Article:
Tuesday, October 11, 2011

The Rest of the Story...or How the Vikings Intend to Shaft the Public

In his long-running radio show, widely syndicated radio personality, Paul Harvey, would offer some surprising information without disclosing the subject or some mundane information about a subject without disclosing the surprising information until later. What came next was what Harvey referred to as "the rest of the story."

For some time now, the Minnesota Vikings have been attempting to channel Paul Harvey, only without disclosing the rest of the story. The opening to the story is that the Vikings want a new stadium. And they want the public to pay for "part" of it. And they want the public to agree to pay for "part" of it without being afforded the opportunity to agree (or not). And they want it now. And they want more concessions down the road. Oh, that's part of the rest of the rest of the story.

For now, we can settle for the rest of the story. The rest of the story is what the Vikings are not telling anyone who will be footing the bill. The rest of the story goes something like this--the Vikings want desperately to build a new stadium in downtown Minneapolis. They want a retractable roof on that new stadium. They want a stadium that can be used for other events. They want all of the revenue streams associated with the new stadium. They want all of the tax deductions associated with "owning" a new stadium. They want additional state and county tax concessions.

And, they really want the public to foot most if not all of the bill.

How's that?

Yes, the Vikings are looking to the public to foot the bulk of the cost of a new stadium--perhaps all of the cost.

But don't take my word for it, just look at the math.

Between 2000 and 2002, the City of Seattle built the Seattle Seahawks a new football stadium. Nobody has anything bad to say about Seattle's still relatively new facility, that comes with a partial roof and 111 luxury suites. The cost of constructing the stadium was $360 million.

There are several interesting points about the Seattle stadium. One is that the cost was borne during a hyper-active period for construction. Adjusted for the downturn in the economy and in the construction business, in particular, a similar stadium should cost even less to construct today. Logically, that should mean that constructing a new stadium in Minneapolis should cost less than $360 million, not the $1.1 billion dollars that the Vikings have pulled out of the sky to make it appear that the $360 million is but a small portion of the total construction cost.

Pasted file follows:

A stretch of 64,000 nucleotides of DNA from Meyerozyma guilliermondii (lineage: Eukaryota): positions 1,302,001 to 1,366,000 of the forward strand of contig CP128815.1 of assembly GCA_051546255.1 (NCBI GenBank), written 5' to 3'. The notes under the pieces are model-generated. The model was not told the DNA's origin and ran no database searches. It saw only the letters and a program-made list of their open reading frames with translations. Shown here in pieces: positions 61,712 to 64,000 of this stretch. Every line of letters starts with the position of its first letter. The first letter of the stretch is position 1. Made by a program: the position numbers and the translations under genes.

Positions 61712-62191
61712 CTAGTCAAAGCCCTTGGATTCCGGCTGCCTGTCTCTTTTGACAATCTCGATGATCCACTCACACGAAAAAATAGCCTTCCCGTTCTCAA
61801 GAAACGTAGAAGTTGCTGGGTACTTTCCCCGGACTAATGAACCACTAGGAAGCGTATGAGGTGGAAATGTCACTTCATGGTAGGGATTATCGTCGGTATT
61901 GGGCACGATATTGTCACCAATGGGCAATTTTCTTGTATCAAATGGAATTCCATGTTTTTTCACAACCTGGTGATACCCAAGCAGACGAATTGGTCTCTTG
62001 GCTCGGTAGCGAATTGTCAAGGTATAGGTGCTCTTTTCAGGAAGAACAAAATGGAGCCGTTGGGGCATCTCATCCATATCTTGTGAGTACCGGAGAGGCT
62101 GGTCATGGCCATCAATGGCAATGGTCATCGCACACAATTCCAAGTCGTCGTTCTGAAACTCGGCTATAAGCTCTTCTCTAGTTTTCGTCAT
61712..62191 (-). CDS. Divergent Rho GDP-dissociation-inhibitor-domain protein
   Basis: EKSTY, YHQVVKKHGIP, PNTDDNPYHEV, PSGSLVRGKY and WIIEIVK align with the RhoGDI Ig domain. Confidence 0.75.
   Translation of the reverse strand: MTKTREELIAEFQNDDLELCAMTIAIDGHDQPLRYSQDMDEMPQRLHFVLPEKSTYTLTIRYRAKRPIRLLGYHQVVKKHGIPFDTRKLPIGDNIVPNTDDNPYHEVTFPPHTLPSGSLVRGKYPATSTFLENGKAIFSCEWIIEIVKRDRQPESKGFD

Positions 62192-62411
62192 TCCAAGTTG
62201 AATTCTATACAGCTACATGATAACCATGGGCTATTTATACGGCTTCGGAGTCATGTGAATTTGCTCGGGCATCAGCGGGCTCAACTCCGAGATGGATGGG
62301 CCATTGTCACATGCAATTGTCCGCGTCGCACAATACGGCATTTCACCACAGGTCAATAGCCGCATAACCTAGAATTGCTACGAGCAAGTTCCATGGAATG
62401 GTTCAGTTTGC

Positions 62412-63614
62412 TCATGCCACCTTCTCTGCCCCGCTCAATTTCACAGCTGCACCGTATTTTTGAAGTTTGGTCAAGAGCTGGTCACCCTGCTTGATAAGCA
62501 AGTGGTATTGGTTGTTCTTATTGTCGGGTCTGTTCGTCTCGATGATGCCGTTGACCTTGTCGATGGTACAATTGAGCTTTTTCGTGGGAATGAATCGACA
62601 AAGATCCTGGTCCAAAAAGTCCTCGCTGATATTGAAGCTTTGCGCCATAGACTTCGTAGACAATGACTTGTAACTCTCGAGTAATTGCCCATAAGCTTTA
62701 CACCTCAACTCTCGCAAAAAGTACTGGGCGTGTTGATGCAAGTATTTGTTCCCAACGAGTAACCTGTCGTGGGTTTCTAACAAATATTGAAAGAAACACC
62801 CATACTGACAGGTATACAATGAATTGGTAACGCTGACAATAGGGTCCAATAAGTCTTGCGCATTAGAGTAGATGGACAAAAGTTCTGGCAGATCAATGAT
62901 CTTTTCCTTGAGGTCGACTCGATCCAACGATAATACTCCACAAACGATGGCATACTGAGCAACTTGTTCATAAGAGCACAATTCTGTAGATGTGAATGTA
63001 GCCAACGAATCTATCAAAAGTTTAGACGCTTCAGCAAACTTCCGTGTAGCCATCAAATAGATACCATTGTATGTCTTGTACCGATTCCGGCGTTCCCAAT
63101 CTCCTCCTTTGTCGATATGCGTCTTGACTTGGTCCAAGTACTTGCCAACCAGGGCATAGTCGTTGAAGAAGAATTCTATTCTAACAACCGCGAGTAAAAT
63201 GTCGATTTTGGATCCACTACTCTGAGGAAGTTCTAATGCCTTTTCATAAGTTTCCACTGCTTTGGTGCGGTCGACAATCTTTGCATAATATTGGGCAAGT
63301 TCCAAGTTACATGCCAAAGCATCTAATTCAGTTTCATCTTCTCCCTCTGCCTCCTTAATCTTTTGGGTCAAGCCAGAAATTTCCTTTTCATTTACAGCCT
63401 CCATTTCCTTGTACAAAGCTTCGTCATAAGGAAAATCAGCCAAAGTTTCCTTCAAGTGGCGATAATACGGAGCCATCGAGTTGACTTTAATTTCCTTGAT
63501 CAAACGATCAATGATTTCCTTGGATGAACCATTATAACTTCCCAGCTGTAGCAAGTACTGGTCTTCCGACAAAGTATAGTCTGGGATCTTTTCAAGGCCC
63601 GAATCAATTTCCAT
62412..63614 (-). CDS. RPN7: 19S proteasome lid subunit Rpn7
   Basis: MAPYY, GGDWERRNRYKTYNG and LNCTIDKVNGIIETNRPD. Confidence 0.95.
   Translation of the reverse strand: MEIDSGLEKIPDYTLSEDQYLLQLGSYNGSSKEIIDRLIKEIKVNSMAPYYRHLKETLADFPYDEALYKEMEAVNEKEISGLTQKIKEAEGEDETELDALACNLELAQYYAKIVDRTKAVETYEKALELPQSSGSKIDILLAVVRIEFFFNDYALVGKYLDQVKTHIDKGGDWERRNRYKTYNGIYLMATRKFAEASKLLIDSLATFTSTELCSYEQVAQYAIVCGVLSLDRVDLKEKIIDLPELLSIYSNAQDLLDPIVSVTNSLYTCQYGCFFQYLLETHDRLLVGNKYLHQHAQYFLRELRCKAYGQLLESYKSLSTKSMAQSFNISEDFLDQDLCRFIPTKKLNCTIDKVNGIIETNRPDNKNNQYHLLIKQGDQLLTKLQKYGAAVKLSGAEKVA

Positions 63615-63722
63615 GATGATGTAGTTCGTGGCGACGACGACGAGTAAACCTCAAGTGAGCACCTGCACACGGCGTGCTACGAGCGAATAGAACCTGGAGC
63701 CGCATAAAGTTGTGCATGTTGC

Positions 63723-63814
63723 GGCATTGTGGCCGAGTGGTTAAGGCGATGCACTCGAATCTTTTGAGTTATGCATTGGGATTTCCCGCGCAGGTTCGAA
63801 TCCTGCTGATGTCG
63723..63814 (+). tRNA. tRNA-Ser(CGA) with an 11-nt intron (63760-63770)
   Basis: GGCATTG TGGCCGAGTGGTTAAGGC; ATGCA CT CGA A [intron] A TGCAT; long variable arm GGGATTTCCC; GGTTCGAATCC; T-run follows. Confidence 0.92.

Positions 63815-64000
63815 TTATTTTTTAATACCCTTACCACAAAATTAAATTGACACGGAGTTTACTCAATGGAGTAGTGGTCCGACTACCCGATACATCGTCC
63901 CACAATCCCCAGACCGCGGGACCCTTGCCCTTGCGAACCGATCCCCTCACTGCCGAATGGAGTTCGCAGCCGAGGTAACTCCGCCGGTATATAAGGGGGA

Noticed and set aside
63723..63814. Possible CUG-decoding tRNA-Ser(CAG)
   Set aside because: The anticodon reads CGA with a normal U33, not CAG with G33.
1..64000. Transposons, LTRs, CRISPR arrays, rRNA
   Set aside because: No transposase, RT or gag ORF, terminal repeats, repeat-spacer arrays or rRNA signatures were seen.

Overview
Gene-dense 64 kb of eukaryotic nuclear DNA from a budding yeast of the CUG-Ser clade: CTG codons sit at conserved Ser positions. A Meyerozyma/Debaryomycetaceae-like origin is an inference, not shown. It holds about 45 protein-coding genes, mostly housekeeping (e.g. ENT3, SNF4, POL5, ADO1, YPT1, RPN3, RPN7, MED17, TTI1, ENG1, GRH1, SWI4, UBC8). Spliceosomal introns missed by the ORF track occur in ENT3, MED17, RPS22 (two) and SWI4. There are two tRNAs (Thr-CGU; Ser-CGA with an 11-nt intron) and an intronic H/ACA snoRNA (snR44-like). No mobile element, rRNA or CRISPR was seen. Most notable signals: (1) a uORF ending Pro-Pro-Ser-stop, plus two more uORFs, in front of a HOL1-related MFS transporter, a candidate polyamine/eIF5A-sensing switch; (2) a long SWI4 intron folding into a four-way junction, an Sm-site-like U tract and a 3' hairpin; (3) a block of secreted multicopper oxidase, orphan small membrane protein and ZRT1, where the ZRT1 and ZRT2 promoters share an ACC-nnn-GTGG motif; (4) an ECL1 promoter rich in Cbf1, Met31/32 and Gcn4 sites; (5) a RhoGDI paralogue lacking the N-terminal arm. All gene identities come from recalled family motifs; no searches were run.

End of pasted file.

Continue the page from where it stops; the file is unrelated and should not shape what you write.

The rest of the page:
Another interesting point regarding the Seattle stadium is that it was constructed as a public-private partnership with the public cost fixed at $360 million (not surprisingly the cost of actual construction of the stadium) and only after a state-wide referendum--yes, the very type of referendum which, according to Minnesota Vikings' officials, "the public always rejects." As the State of Washington has demonstrated, the public does not always reject such public-private ventures, but it certainly is more likely to do so when there is little sense that the venture will mean anything to the public other than a handful of football games.

In Seattle, the City, King County, and the State share in an annual $850,000 payment from the Seahawks. The team keeps everything else--somewhere in the neighborhood of $65,000,000. That's a great deal for the Seahawks, and far better than they deserve given the State's level of contribution to the team. And still, it is much less than the Vikings appear intent on taking from the residents of Minnesota.

If the Vikings want a stadium in Minnesota, they have three options. The first is to build their own stadium with their own money and recoup that money by putting a quality product on the field and charging fans what the market bears--that tends to be the option of the non-entitlement, open market crowd, at least when the issue is not a new stadium for them. The second option is to partner with the State and relevant municipality in a profit-sharing arrangement. That puts the sense back into a public deal. The Vikings don't seem to want that, however, because they prefer option three. That option is to make demands, effuse a sense of entitlement, insist that the public--on whom the team relies for the petty cash (truly)--not have any say save for the say of their corrupted representatives (see, e.g., Ramsey County Commissioners), and have a stadium built for them to the tune of $660 million in public funding, with the team contributing "the rest" of what will not be required to build the stadium.

As long as the Vikings stick with option three, and locals like Lester Bagley essentially tell the public to pay up AND lump it, there should be no tears shed if the Vikings ever finagle a move to LA--a remote option in any event. And if local "leaders" actually cave to this sophomoric charade, we surely will have confirmation as to who butters their bread.

Up Next: Wasting Webb in Favor of McNabb?

2 comments:

Big A said...

dude you dont know what your talking about. obviously for a vikings "geek" you the vikings "clown

grepper said...

I disagree with most of your assumptions about costs and the scope of the benefits of having a stadium.

However, I agree that if there is going to be a "public private partnership" the proceeds should be shared. I'd argue that it should be structured such that the Vikings take the profit from their games and the state/county takes the profit from any other events at the stadium. Or the profits should be split based on the contribution levels. The vikings have several other income sources beyond ticket sales, but they need a stadium to play in to get those.